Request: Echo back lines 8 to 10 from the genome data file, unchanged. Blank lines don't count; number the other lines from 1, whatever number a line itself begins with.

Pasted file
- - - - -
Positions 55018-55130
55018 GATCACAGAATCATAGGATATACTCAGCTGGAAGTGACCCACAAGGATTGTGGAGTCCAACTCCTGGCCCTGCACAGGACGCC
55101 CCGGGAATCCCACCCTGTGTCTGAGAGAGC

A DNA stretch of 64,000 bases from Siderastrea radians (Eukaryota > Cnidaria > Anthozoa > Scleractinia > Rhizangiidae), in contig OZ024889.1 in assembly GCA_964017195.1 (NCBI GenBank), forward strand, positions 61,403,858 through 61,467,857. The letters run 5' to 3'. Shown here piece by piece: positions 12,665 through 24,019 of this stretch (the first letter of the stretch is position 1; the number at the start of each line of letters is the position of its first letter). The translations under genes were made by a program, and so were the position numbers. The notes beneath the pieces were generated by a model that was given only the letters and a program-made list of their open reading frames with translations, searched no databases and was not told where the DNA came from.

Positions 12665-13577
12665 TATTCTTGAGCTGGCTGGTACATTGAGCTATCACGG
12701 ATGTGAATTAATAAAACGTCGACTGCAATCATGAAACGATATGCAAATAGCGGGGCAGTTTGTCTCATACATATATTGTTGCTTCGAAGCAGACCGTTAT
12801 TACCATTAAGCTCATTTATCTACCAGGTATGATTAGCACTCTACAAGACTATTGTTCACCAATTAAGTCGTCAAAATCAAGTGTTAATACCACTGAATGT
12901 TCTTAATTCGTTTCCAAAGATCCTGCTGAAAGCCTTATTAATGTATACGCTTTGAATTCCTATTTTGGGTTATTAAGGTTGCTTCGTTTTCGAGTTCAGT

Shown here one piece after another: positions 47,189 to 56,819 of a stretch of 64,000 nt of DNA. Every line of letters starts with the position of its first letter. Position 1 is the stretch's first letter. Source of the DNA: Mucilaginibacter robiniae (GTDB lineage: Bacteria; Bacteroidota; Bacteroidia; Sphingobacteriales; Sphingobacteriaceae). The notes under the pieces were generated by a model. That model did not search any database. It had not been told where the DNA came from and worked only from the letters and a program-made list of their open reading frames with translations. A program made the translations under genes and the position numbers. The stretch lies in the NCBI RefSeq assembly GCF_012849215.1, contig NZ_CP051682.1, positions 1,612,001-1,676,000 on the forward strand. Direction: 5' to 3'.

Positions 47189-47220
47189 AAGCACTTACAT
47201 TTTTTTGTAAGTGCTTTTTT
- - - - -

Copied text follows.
12801 TACCATTAAGCTCATTTATCTACCAGGTATGATTAGCACTCTACAAGACTATTGTTCACCAATTAAGTCGTCAAAATCAAGTGTTAATACCACTGAATGT
12901 TCTTAATTCGTTTCCAAAGATCCTGCTGAAAGCCTTATTAATGTATACGCTTTGAATTCCTATTTTGGGTTATTAAGGTTGCTTCGTTTTCGAGTTCAGT

Shown here one piece after another: positions 47,189 to 56,819 of a stretch of 64,000 nt of DNA. Every line of letters starts with the position of its first letter. Position 1 is the stretch's first letter. Source of the DNA: Mucilaginibacter robiniae (GTDB lineage: Bacteria; Bacteroidota; Bacteroidia; Sphingobacteriales; Sphingobacteriaceae). The notes under the pieces were generated by a model. That model did not search any database. It had not been told where the DNA came from and worked only from the letters and a program-made list of their open reading frames with translations. A program made the translations under genes and the position numbers. The stretch lies in the NCBI RefSeq assembly GCF_012849215.1, contig NZ_CP051682.1, positions 1,612,001-1,676,000 on the forward strand. Direction: 5' to 3'.